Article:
American Optimism Blocking Our Hopes for a Secure RetirementJames Cordelaine
Americans are incurable optimists. Despite setbacks or failures, we carry on. If one business goes bankrupt, we start another one. If one job doesn’t work out, we tweak our résumé and plow forth in search of the next. If ever there were a signature song to express our credo, it would be this Depression-era lyric, “Pick yourself up, dust yourself off and start all over again.” But the current state of the stock market is going to require us to find a cure for incurable optimism if we want a financially secure retirement.
Recently, Wells Fargo Bank completed a study that seems to bear out this sunny ethos. In their “Investor and Retirement Optimism Index” they found that non-retiree (or, more precisely, pre-retiree) investor confidence shot up by ten points over a three-month period.
Given our current economy, this result is bemusing. Either these respondents are exceptionally valiant or they’re not watching the news. But on further examination we get a more acute insight into what’s really happening in the current economy and who’s being hit hardest, or at least first. That’s because the survey also reports during the same time period confidence among those who’ve already retired has plummeted twenty-three points.
“Our portfolio isn’t what it was when we first retired,” reports Michael Sokol, a retired seventy-year-old teacher from Worcester, Massachusetts. “We have been drawing it down, and the performance isn’t what we hoped for. It’s a big concern.”
Clearly, the big concern of retirees polled for this study is they have less time to maneuver and to correct existing investments that are going south. By necessity, an investor aged seventy or seventy-five is more concerned with shorter term gains in his portfolio, and with minimizing losses.
The lesson? While optimism can be a good thing, you’ll be better off being a bit less optimistic with a bigger nest egg.
Even more troubling are the results of another recent survey conducted by the Transamerican Center for Retirement Studies. Researchers found baby boomers’ expectations of their retirement are entirely unrealistic and out of line with their current financial resources. In other words, those who are about to retire have far less than they think they’ll need.
“Current retirees are expecting a long retirement: 28 years is the median response. Almost half (41 percent) plan to be retired for three decades.
Here’s the reality check: All these results just don’t add up. The savings amounts reported aren’t even close to being sufficient to finance 30-year-long retirements.”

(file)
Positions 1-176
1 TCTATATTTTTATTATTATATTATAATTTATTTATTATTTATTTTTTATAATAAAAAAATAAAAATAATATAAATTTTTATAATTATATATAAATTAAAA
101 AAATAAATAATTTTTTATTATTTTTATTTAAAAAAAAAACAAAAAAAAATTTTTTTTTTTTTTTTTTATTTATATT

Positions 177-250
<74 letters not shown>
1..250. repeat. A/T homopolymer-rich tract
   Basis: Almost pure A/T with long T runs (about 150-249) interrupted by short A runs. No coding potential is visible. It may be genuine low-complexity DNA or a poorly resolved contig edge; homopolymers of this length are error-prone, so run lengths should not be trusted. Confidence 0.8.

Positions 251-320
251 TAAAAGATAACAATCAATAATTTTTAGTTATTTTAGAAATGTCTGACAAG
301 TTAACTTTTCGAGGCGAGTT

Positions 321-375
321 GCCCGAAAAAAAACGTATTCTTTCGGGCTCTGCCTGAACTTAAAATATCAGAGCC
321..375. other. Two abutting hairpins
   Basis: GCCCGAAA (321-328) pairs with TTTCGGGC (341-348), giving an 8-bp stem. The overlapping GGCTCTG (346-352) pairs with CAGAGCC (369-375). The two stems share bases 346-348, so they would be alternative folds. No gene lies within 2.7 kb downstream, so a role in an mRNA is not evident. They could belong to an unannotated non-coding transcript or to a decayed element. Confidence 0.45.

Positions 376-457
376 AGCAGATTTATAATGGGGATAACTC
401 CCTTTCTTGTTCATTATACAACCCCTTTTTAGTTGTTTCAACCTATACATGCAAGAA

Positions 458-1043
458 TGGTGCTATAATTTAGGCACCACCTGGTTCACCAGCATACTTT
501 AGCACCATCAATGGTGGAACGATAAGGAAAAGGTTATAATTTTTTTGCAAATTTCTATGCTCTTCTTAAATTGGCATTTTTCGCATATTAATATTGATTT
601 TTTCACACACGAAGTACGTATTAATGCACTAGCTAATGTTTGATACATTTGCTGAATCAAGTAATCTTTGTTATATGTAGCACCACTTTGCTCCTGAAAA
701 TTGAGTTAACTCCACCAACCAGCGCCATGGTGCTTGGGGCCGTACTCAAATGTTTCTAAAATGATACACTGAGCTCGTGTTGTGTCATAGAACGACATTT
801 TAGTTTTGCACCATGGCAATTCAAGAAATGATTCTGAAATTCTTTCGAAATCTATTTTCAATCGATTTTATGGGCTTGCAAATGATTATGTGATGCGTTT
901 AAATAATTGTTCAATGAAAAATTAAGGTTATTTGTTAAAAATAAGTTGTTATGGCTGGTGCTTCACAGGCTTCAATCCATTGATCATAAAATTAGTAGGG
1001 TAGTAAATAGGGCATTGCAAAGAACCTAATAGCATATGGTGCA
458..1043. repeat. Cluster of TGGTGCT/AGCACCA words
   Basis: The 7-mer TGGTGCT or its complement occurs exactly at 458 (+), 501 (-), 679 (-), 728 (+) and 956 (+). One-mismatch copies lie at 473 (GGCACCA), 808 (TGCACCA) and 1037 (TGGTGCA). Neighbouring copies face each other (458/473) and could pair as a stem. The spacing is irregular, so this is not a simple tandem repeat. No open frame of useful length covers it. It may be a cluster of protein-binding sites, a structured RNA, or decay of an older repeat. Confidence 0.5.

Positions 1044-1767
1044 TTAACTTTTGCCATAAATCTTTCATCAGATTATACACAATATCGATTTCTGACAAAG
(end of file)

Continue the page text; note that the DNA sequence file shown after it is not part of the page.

Even more troubling, if both studies are even close to being accurate, baby boomers are in for an ugly reality check once they retire. Chalk up their blindness to the fact they’re the ultimate optimists – we’re the generation that thought we could have it all. If something was broken, we’d fix it tomorrow. But now tomorrow is bumping up against the endpoint of employment.
Unfortunately, that “tomorrow is another day” thought pattern dovetails almost uncannily with the murky thinking of the compulsive stock market investor. “My portfolio just got whacked by growth stocks; let me move over to value stocks.” “I’ve just been clobbered by energy…maybe what my portfolio needs is a heavy dose of tech stocks.” There’s a reason gambling can become addictive—luck is always just around the next corner. But no one ever talks about which neighborhood that corner’s in. Right now Wall St. is one of the more dangerous neighborhoods in America.
With the disastrous performance of the stock market, the smart money is again looking hard at tangible assets – and the lowest-cost buy-in is still precious metals, particularly gold. For whatever reasons (and the theories run from here to China) the price is still lower than the real costs of production, though every time the stock market tanks it bumps up just a bit – reminding us of the connection between unreliable stocks and reliable gold. Especially for those of us closing in on retirement, the prospect of preserving the buying power of our savings without risking our nest egg’s being decimated by the market is an increasingly compelling proposition. Instead of being battered back and forth between optimism and confidence-crushing market drops, you’ll feel the calm of an investor who’s endowed his portfolio with long-term secure value.